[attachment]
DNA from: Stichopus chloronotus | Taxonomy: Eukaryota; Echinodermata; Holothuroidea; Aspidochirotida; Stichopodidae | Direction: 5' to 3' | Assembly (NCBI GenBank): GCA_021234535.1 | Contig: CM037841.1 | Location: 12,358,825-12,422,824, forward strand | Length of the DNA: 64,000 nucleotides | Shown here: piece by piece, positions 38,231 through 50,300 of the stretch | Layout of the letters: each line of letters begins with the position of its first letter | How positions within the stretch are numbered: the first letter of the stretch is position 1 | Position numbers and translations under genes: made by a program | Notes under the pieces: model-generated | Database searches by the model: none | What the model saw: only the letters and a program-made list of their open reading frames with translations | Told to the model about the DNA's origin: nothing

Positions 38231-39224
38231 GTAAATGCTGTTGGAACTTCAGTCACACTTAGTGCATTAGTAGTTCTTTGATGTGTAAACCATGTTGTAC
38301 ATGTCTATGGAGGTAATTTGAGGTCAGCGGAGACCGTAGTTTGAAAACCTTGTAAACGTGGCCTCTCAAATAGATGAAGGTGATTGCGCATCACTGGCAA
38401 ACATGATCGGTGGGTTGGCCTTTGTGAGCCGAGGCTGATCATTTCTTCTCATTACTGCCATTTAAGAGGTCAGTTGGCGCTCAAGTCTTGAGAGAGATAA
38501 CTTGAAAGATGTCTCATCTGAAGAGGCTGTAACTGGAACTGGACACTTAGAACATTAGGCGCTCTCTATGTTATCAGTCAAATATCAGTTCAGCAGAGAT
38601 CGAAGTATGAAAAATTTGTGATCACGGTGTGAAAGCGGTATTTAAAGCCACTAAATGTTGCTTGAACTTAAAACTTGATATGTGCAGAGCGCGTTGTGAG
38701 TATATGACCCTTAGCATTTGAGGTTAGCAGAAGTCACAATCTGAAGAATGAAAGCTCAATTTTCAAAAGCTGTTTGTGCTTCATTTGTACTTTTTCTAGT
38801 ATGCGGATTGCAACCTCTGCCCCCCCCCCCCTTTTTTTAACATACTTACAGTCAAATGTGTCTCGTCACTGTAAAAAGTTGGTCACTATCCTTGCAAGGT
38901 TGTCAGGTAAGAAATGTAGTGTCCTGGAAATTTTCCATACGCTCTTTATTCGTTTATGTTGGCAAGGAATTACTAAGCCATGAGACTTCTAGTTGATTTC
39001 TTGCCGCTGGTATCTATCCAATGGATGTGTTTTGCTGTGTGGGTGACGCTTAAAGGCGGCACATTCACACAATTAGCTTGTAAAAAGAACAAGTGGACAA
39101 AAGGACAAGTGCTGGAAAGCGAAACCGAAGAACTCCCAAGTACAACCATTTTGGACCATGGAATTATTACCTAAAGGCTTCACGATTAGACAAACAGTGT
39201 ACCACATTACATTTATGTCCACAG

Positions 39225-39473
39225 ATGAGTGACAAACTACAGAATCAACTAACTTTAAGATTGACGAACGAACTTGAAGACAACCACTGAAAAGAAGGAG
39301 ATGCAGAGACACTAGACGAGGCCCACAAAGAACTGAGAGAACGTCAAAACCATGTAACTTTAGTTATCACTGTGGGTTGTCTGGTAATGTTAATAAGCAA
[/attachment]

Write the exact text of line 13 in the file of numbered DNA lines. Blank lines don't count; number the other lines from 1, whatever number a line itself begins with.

39201 ACCACATTACATTTATGTCCACAG